Nissan Sponsors Music Series on Yahoo

Automaker Eyes Portal's 25 Million Unique Visitors

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DETROIT -- Nissan is getting into the music space, partnering with Yahoo Music to sponsor a series of live concerts.

As part of Nissan North America's latest entertainment campaign, Christina Aguilera will perform free for 200 people at a co-branded sound stage on the 20th Century Fox lot in Los Angeles.

The Nissan North America brand is hoping to lure music aficionados through a multiyear sponsorship of "Nissan Live Sets on Yahoo Music" to learn more about its models and vehicle features at the same time through a link to its website.

Program launches today in L.A.

The program launches today, with Christina Aguilera performing free for 200 people at a co-branded sound stage on the 20th Century Fox lot in Los Angeles. The automaker has interactive product displays and a branded lounge at the custom stage.

Two concerts headlined by high-profile artists will debut online every month at and will include question-and-answer sessions with audiences. Nissan is the only sponsor and will stage promotions every quarter for an additional concert that will be pitched to Nissan owners and potential buyers to attend in person.

"Music is really a powerful driver of why people spend time online," said Steve Kerho, director-media and interactive marketing at the carmaker. Yahoo offers Nissan a large, engaged audience, and "there aren't that many online properties that offer that mix," he said. Even TV doesn't always have such a high level of engagement, he said.

Yahoo's 25 million unique visitors

The demographics will vary by artists and their specific fan bases, said Kerry Trainor, senior director-video and original content at Yahoo. Yahoo Music attracts 25 million unique visitors monthly, and they watch some 350 million music videos per month.

Music legend Tony Bennett, who has gained the ears of a younger generation, will be the second featured artist, followed by alternative-rock band Incubus.

Nissan's target audience with the partnership is 18-44, although Mr. Kerho said the secondary audience is 18- to 34-year olds, whom he dubbed "very hard to get in front of, media-wise."

Yahoo pitched the idea to Nissan and other marketers, but Nissan "moved very quickly and decisively, then customized the program" with Yahoo, Mr. Trainor said. In the past, Pepsi has been a major sponsor of Yahoo's music efforts through its Pepsi Smash program.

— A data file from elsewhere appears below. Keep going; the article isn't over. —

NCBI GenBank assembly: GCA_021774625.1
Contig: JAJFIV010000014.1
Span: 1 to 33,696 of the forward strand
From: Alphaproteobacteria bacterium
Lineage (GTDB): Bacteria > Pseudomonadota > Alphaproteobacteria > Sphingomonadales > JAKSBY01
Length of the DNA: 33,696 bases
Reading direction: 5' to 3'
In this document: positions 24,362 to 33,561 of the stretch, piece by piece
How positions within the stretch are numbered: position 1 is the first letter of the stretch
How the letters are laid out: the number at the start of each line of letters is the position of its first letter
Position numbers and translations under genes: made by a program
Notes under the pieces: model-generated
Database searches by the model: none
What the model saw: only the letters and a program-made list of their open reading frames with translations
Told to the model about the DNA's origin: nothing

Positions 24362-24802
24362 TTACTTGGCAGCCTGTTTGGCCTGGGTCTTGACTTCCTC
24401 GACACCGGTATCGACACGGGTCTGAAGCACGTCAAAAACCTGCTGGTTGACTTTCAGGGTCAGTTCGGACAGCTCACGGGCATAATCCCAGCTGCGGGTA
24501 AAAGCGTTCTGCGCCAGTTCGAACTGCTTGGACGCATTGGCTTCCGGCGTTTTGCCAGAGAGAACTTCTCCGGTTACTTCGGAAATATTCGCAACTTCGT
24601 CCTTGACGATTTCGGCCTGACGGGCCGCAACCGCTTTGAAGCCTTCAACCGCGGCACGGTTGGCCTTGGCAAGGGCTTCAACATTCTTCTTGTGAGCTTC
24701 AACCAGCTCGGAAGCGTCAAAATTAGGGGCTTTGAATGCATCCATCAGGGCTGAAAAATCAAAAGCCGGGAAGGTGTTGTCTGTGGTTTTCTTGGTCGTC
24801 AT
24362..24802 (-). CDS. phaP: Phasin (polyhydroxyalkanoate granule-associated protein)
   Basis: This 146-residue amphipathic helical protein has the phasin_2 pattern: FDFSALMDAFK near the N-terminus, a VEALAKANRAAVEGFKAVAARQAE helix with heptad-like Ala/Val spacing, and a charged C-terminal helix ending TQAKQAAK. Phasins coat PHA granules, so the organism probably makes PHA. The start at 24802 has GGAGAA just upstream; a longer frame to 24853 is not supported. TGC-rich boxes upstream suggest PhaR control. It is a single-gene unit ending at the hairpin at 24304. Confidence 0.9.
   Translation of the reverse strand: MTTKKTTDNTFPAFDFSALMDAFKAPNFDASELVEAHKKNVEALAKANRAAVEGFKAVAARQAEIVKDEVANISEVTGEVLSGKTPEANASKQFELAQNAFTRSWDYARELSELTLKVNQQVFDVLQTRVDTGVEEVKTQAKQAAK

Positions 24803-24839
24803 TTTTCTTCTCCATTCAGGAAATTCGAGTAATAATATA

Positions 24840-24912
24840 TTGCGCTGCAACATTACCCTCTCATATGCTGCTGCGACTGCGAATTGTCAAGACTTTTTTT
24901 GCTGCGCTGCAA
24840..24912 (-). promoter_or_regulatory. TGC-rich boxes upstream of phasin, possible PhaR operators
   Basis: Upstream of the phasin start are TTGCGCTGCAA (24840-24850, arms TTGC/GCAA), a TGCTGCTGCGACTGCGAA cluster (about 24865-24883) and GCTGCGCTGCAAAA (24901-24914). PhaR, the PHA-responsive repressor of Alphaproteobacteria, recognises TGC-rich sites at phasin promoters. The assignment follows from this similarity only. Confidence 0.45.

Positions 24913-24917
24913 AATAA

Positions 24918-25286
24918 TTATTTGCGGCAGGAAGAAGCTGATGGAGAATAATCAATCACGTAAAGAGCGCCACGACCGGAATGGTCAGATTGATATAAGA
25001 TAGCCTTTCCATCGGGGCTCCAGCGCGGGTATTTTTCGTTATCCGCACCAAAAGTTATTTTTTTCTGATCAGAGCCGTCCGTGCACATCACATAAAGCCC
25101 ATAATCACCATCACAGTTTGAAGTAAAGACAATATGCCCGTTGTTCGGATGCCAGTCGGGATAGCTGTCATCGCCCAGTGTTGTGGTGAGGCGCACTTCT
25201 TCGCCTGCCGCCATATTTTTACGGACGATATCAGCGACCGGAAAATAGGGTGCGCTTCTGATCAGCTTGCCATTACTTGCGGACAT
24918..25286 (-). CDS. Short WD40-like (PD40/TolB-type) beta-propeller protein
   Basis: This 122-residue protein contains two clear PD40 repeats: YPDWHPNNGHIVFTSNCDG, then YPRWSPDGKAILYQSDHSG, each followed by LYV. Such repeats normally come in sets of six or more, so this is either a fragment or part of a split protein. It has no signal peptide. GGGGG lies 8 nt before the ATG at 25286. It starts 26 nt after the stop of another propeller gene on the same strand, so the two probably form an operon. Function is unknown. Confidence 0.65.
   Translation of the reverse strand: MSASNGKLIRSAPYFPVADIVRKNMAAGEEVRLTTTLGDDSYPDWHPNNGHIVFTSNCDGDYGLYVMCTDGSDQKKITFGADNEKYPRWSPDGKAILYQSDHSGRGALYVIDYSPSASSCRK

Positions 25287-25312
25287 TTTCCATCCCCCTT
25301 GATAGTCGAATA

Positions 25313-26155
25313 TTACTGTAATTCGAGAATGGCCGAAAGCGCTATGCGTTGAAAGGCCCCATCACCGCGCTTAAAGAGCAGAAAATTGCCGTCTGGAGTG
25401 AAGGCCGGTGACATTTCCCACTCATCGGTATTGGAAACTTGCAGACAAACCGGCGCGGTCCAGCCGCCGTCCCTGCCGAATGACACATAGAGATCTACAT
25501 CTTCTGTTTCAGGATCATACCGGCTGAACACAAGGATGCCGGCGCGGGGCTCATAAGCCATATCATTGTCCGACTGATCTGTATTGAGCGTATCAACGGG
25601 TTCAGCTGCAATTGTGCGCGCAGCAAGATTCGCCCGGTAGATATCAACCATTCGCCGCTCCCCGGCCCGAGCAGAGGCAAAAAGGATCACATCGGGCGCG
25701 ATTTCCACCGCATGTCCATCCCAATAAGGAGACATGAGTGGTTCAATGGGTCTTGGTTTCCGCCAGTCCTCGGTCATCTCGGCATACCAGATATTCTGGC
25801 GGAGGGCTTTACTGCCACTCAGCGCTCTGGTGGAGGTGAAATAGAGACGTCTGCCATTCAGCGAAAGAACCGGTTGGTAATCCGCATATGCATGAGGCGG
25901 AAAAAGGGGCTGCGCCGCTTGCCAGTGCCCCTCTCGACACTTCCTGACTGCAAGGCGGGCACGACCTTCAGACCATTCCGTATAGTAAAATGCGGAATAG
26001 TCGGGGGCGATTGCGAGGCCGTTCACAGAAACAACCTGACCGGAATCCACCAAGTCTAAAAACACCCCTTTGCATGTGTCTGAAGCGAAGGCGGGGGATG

Starting in April, Yahoo worked closely with Mr. Kerho and its media agency, OMD West, Los Angeles, to hammer out the elements -- to blend Nissan into the concert venue and "make it a Nissan experience," he said.

Improved production quality

Nissan Live Sets succeeds "[email protected] Music," which also showcased A-list talent, but Yahoo wanted the next iteration to have much higher production quality. The concerts will be shot in high-definition video with Dolby 5.1 digital audio that could help could land the shows in other venues such as DVDs or even on cable TV, although there are currently no definitive plans to do so, Mr. Trainor said.

Other carmakers have played in the online music space. General Motors Corp. introduced the Pontiac Garage last June with live concerts in Times Square and Los Angeles, with online coverage on and select performances on the website for ABC's talk show "Jimmy Kimmel Live." SM sibling Saturn since 2004 has sponsored Yahoo Music's "Who's Next," which lets visitors vote for their favorite featured up-and-comers. A Saturn spokesman said the primary audience is 18-34.

Yahoo will distribute Flickr-enabled phones to some concert attendees to snap stills of the experience that will be uploaded to a page on the site. One fan at each performance will share his or her experience through a Yahoo blog. The site will also have artist-specific quizzes, concert archives and a Spanish-language version due in early 2007. Nissan will take a part of and "carve it off and have it live on Yahoo," so visitors don't have to leave, Mr. Kerho said.

Not about the click-throughs

Click-throughs are not the marketer's main objectives. The automaker wants visitors to learn about its models and features.

"This kind of online program with so many moving parts is complicated to put together," including signing the artists and integrating all the pieces, Mr. Kerho said.

The program sounds exciting to Charlie Hughes, president of consultant BrandRules and a former auto-industry executive, who said it's another example of marketers trying to deal with media fragmentation. "Because of fragmentation, we're back in the pioneering days and that's exciting -- both for marketers and consumers."
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